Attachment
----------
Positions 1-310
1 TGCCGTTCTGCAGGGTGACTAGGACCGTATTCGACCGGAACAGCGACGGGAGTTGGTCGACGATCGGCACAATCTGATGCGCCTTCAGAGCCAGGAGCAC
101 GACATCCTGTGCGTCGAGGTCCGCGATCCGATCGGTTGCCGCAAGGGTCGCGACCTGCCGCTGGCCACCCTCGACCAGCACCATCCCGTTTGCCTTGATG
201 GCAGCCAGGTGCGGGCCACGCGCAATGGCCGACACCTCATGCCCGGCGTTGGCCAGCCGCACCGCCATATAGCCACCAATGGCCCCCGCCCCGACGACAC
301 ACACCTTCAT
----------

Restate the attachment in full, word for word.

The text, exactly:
Positions 1-310
1 TGCCGTTCTGCAGGGTGACTAGGACCGTATTCGACCGGAACAGCGACGGGAGTTGGTCGACGATCGGCACAATCTGATGCGCCTTCAGAGCCAGGAGCAC
101 GACATCCTGTGCGTCGAGGTCCGCGATCCGATCGGTTGCCGCAAGGGTCGCGACCTGCCGCTGGCCACCCTCGACCAGCACCATCCCGTTTGCCTTGATG
201 GCAGCCAGGTGCGGGCCACGCGCAATGGCCGACACCTCATGCCCGGCGTTGGCCAGCCGCACCGCCATATAGCCACCAATGGCCCCCGCCCCGACGACAC
301 ACACCTTCAT